Something is happening in Pennsylvania that has many perplexed, including PennDOT. There are fewer teen drivers on the road. In fact, state numbers are at an all-time low.
Heath Woodruff of Carlisle is 17 and only recently got his drivers license. He wanted to drive immediately, but his mom wanted his grades to improve first. Heath loves to drive.
"Just the freedom of it. Not needing to ask my parents for a ride. Not saying, 'Mom, when will you be home, I need a ride somewhere.' I can say okay, and I'm out the door," he said.
Even Heath's mom admits he's a good driver. "He's a natural driver. I felt comfortable with him behind the wheel, but he had to get his grades up," said Susan Woodruff.
It used to be the minute a teen turned 16, they were begging to drive. That is no longer the case.
When PennDOT started keeping track in 1999, there were nearly 154,000 young drivers. Over the years, the numbers have gone up and down. They hit an all time low in 2012 with only 79,000 teen drivers.
There are theories as to why teens aren't getting behind the wheel, but nothing concrete. Even PennDOT is perplexed.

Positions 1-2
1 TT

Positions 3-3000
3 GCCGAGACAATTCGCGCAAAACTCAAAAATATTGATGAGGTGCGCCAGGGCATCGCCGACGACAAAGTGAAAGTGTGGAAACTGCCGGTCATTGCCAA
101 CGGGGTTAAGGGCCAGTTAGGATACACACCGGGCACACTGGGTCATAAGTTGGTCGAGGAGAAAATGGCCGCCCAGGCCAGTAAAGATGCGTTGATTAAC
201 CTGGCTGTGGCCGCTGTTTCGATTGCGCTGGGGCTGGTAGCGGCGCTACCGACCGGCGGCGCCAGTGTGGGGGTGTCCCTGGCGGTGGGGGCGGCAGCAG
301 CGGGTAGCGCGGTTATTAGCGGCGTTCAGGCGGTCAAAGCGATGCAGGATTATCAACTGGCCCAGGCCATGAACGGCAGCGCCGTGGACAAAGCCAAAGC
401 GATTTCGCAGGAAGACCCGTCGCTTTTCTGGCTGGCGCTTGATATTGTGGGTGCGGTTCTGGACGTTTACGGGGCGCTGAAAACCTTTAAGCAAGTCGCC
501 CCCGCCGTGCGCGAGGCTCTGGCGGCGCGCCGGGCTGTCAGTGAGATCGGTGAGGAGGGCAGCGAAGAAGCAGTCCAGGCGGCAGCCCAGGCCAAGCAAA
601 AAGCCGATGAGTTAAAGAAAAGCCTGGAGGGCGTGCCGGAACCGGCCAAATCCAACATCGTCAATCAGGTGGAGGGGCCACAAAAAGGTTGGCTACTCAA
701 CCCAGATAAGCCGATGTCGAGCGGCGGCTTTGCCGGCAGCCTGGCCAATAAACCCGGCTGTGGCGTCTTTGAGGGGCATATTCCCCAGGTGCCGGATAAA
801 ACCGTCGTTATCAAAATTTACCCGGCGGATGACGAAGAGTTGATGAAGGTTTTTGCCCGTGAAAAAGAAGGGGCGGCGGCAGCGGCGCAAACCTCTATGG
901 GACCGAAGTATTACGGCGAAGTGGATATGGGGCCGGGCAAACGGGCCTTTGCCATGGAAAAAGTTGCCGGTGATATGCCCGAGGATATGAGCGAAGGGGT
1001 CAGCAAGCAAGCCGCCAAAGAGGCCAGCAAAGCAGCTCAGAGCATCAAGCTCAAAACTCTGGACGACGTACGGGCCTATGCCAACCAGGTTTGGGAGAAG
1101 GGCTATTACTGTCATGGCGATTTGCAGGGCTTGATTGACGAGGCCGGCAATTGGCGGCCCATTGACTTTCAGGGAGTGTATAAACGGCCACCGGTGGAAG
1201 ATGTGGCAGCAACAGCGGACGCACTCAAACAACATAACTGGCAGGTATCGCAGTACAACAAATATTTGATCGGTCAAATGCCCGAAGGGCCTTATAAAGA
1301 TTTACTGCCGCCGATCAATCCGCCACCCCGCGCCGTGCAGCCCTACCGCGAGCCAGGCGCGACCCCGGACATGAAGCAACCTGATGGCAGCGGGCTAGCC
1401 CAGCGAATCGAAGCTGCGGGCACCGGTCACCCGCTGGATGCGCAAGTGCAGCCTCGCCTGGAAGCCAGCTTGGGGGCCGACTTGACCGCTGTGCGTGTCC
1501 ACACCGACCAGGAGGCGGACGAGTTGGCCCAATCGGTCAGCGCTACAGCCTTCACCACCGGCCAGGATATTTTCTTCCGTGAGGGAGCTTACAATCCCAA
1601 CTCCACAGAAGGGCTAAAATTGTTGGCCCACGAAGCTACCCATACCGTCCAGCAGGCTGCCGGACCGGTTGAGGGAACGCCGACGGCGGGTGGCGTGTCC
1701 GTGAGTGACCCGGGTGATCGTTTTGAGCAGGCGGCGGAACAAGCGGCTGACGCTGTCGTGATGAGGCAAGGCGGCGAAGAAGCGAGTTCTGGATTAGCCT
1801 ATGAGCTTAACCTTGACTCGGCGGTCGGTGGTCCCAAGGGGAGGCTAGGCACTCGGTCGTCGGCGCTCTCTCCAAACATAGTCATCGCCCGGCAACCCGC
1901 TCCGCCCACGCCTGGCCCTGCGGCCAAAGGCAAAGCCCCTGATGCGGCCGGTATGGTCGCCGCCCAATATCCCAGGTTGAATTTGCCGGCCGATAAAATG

"There have been no reports and no studies that indicate why there are fewer teen drivers. There are theories; teens don't need to socialize as much in person because there's so much available with social network. There are theories that they feel the test is too hard," said Jan McKnight of PennDOT.
In 2011 the requirements for a teen to get a license did become more challenging. The number of training hours went from 50 to 65. Did that have an impact?
Other theories include parents shuttling their kids everywhere and teens not wanting to pay the price. For Heath, driving is not a free ride.
"I have to pay $150 a month for the car. I have to pay for some of the gas, and I have to pay for some insurance," said Heath.
There is an upside to this. Accidents are the number one killer of teenagers, and with fewer teen drivers on the road, those numbers have gone down as well. Last year, 44 teens in Pennsylvania were killed. That's down 22 from 2011 and a significant drop from 133 teen deaths in the late 90s.